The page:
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auditability was the implementation of the enterprise resource planning, erp, and i know there's delays in fact i'm also secretary hail mentioned you feel very confident that you're going to need a timeframe that when he calls in the timeframe allotted. so trying to figure out, article and have a mix of systems, and how does that play out going forward? >> i will certainly start and then ask service representatives to add additional detail. i think that's exactly right, there's a mix of i.t. solutions and capabilities that will enable the audit readiness to happen but i believe in both 2014 and 2017. some of the strategies include erp's as the -- the army for example, i's very much erp-based strategy for their entire business environment. and so they're using that as fairly. it is not the same in the
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department of the navy or marine corps, and then i think with the air force we have heard what their schedule delays to date, they are assessing both how they get to 14 and then what 17 looks like. but at the end of the day it's a combination of the entire, you know, business capability, be it the new or i will call the legacy by some of the legacy is to pretty good, i.t. capability. the import shepard is not just assist in peace, it's understanding how you do what you do and execution of the business process and how does the idea enable that to happen. so i t. s. is extreme import but if you don't know how you do what you do, the press of peace, the i.t. is not nearly as important now is a relevant. so begin at that process peace and the data flow is extremely important and all the military departments are focused on that.
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>> with your analysis be that most of the legacy systems were populated through the different branches? or was it more focused at the pentagon and in the overall management of its? >> definitely the former, and it wasn't even necessarily at the military department head of the department level. it was very much a bottoms up, make a local need. i had a function i needed to perform at my base installation, and i did what i needed to do to execute my piece. i think the difference day, and i've seen in the last few years is that we really are taking an enterprise perspective and sort of lifting up if you will and looking across the organization medal at the military department level but also at the dod enterprises a what do i have and how is it helping or not? and really achieve the business outcomes that we want. today we are talking about audit readiness. >> secretary hale, moving on, i had a question earlier and i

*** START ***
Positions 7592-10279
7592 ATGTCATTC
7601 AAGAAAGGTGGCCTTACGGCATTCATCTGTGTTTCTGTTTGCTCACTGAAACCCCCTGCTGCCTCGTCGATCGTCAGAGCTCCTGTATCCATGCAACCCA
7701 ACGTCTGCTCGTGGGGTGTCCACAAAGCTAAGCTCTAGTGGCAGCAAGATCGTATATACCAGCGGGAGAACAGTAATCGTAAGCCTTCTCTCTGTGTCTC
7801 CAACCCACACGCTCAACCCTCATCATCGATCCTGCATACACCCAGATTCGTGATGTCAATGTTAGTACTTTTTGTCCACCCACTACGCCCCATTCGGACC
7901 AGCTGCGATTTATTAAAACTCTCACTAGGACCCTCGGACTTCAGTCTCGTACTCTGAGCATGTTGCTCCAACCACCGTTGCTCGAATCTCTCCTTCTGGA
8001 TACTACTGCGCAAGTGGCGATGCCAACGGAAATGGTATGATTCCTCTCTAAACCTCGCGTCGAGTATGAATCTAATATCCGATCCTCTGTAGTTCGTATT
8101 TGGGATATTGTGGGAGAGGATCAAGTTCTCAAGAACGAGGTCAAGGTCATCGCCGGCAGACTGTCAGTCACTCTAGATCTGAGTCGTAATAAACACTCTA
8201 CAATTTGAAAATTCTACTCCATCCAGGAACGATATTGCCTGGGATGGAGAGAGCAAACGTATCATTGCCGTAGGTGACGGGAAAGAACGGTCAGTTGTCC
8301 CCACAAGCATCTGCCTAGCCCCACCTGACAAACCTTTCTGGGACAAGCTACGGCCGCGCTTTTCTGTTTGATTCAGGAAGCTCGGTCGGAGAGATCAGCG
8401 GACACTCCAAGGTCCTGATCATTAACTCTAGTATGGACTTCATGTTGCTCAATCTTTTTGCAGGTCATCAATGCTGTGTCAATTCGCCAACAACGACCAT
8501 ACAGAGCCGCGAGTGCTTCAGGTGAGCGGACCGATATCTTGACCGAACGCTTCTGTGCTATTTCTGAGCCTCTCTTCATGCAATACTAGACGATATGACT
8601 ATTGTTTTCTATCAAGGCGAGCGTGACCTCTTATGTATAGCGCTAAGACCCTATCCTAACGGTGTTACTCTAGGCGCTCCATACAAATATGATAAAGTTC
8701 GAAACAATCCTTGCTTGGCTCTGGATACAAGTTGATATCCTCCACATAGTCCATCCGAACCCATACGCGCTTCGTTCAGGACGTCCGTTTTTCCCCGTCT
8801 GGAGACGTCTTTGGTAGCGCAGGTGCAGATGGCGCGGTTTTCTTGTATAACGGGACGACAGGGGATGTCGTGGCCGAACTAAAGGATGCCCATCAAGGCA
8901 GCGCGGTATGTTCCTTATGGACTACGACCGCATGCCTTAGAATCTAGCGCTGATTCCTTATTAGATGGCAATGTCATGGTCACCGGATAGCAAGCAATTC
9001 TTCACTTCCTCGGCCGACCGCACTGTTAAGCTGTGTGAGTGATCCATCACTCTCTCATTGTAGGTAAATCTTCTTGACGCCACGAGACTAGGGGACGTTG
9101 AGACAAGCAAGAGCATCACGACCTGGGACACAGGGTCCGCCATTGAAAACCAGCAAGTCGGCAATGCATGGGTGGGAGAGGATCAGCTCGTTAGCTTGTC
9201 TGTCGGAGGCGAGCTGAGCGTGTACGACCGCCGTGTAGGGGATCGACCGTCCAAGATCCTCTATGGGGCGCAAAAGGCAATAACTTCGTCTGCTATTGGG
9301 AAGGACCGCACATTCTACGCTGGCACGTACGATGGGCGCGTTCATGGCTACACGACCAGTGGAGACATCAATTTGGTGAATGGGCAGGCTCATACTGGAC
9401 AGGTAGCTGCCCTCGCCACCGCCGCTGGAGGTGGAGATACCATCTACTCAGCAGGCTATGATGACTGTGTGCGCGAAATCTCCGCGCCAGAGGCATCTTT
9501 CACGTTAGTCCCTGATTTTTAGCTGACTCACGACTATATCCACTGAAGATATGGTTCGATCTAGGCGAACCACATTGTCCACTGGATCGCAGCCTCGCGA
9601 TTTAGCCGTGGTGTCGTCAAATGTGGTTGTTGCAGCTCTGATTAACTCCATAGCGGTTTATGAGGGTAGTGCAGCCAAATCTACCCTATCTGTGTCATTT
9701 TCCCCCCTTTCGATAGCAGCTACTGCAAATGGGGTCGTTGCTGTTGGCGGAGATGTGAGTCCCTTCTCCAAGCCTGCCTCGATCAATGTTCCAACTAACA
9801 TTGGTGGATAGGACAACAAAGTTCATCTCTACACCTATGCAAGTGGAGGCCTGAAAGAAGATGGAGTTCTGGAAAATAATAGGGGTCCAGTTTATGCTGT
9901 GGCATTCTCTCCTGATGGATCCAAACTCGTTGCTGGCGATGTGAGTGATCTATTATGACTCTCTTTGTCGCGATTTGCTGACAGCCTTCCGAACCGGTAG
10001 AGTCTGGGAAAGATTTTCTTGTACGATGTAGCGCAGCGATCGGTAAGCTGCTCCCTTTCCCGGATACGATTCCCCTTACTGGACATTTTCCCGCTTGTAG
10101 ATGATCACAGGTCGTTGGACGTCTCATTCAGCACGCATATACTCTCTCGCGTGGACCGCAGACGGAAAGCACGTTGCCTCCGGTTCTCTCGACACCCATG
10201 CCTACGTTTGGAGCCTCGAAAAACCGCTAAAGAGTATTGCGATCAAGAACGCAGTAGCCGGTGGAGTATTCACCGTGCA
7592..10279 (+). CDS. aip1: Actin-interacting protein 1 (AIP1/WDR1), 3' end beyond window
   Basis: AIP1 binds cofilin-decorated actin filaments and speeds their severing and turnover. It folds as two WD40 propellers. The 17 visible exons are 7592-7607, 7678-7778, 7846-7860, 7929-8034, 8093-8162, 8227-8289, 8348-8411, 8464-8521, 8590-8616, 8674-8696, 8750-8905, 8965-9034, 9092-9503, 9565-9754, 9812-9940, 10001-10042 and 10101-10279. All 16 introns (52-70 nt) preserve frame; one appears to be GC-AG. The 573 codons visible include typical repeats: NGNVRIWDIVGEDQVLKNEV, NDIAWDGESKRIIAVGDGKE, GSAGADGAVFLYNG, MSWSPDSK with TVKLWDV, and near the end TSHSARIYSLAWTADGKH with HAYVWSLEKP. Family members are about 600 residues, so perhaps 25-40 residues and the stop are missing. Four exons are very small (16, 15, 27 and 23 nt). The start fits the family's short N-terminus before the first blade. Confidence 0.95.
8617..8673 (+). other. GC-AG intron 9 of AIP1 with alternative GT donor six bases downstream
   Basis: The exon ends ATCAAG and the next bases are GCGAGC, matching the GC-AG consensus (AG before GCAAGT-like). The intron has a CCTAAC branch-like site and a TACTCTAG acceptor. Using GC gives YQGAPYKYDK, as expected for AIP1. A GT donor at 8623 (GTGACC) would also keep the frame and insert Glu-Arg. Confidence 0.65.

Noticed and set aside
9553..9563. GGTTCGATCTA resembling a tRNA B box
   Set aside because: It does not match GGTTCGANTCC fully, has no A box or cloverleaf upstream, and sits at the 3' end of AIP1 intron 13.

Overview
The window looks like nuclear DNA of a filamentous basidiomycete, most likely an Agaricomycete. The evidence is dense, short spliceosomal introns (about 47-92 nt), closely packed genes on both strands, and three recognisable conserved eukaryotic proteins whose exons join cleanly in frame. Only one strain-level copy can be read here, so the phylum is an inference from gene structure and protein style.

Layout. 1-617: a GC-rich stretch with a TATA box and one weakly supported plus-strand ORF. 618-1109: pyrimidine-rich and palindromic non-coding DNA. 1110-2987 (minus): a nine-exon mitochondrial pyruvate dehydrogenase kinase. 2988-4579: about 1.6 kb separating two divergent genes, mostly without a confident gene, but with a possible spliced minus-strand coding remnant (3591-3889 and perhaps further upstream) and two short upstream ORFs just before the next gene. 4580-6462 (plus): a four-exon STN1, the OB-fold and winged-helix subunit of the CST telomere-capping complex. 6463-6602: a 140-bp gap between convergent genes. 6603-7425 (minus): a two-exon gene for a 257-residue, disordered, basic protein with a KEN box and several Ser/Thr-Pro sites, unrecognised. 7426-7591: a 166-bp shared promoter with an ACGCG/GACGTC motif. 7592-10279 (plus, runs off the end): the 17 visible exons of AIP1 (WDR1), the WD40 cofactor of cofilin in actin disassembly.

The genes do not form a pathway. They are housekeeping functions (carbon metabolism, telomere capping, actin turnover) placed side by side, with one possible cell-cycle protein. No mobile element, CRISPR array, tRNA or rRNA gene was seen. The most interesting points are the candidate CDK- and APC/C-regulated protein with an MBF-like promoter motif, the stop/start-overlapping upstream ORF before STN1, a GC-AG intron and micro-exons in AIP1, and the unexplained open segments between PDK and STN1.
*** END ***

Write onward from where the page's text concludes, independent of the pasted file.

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understand that coming in, obviously we need to drive this auditability so that it will help us plan and help us work with you, future planning. but i also have a concern, as we strive for these reports, the separation of items that have to remain at the secret and top secret level. and how these reports will impact, sort of the crossing, crossbones asian i guess you could say, or will we have to be that much more cautious or cautious, excuse me, when it comes to making sure that the data can't be mind to determine some of that secret information? >> this is a man bites dog problem. rickenbacker systems, better visibility of our day, but that's a problem. and we're actively looking at, be careful what i say here, but we are very conscious of this problem and are actively looking
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for ways to solve it. a meaning that we have to have separate systems that are classified. although that will proliferate systems to some extent, there may be other approaches. i'm being a little vague. >> it's a concern because the more data available -- >> it is an issue and when we are addressing. >> think you. thank you, mr. chairman. >> thank you, mr. critz. >> thank you, mr. chairman. thank you all for being here today and thank you for your service to our country. and i think i'll start with mr. hale. it would seem to me that every branch of service is allowed to do its own contracting in terms of computer system and it seems to me that with all these different systems. i understand you're trying to consolidate now, but are we moving to a single system or comes to financial management?